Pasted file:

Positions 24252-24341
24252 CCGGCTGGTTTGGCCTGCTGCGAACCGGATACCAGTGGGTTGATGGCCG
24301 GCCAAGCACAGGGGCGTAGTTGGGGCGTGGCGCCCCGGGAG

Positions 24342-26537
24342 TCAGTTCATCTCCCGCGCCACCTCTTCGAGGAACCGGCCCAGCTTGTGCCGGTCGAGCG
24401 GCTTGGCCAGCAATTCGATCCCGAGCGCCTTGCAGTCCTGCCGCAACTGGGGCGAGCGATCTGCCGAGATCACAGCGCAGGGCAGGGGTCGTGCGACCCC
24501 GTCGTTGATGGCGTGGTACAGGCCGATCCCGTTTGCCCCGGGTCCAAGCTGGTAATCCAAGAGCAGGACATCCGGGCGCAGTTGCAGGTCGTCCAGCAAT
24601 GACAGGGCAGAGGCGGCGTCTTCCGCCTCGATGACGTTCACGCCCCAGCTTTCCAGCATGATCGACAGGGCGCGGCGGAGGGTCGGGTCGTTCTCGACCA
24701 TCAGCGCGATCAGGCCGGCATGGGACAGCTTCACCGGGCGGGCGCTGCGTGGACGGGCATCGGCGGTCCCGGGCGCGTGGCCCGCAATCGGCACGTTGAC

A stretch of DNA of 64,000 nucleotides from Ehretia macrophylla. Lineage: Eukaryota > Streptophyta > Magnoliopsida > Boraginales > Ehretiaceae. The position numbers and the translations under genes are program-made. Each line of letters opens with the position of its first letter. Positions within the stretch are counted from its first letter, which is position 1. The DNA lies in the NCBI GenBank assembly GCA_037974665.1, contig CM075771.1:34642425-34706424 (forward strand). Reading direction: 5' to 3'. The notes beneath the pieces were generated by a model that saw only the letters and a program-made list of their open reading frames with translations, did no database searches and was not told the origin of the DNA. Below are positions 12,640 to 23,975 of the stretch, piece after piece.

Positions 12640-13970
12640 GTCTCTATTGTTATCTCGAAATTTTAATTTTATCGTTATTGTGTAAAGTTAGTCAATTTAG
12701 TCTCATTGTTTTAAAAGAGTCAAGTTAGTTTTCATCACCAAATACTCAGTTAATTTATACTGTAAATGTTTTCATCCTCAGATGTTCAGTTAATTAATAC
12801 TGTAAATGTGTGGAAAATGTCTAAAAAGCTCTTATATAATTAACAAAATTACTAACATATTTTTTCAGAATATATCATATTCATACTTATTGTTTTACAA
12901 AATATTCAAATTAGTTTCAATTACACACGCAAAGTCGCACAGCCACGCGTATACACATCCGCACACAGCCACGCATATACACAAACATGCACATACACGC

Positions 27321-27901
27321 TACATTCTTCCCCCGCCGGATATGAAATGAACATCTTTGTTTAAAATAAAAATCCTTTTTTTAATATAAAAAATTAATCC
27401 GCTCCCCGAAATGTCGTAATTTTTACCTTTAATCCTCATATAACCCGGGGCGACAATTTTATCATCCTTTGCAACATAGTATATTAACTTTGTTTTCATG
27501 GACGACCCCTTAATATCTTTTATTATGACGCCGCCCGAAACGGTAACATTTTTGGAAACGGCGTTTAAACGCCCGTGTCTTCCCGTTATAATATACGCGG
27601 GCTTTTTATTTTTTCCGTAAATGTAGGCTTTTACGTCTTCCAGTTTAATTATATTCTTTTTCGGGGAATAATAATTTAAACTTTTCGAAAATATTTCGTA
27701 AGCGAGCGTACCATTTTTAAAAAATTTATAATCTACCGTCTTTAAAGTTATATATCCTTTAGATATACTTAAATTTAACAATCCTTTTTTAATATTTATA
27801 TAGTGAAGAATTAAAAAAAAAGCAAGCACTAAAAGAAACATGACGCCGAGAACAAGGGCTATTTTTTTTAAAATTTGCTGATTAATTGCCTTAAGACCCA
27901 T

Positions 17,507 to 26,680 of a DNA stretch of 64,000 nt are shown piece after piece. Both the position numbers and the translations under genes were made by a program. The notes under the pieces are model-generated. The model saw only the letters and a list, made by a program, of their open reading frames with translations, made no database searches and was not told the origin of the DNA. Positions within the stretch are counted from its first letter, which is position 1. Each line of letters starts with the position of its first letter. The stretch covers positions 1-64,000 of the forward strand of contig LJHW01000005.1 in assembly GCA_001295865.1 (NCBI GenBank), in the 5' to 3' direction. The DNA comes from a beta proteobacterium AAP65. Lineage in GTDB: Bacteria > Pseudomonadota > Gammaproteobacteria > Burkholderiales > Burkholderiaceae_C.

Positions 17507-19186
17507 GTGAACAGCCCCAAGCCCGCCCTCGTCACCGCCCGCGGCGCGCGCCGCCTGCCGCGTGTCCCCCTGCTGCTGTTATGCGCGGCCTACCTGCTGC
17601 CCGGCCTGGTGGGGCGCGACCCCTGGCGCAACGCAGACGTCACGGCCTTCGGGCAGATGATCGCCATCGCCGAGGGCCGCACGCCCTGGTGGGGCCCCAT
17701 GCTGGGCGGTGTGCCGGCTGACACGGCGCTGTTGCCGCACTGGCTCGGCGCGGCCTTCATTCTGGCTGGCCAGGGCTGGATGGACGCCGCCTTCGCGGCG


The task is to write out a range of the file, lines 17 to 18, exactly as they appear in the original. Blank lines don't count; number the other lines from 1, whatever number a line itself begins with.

27321 TACATTCTTCCCCCGCCGGATATGAAATGAACATCTTTGTTTAAAATAAAAATCCTTTTTTTAATATAAAAAATTAATCC
27401 GCTCCCCGAAATGTCGTAATTTTTACCTTTAATCCTCATATAACCCGGGGCGACAATTTTATCATCCTTTGCAACATAGTATATTAACTTTGTTTTCATG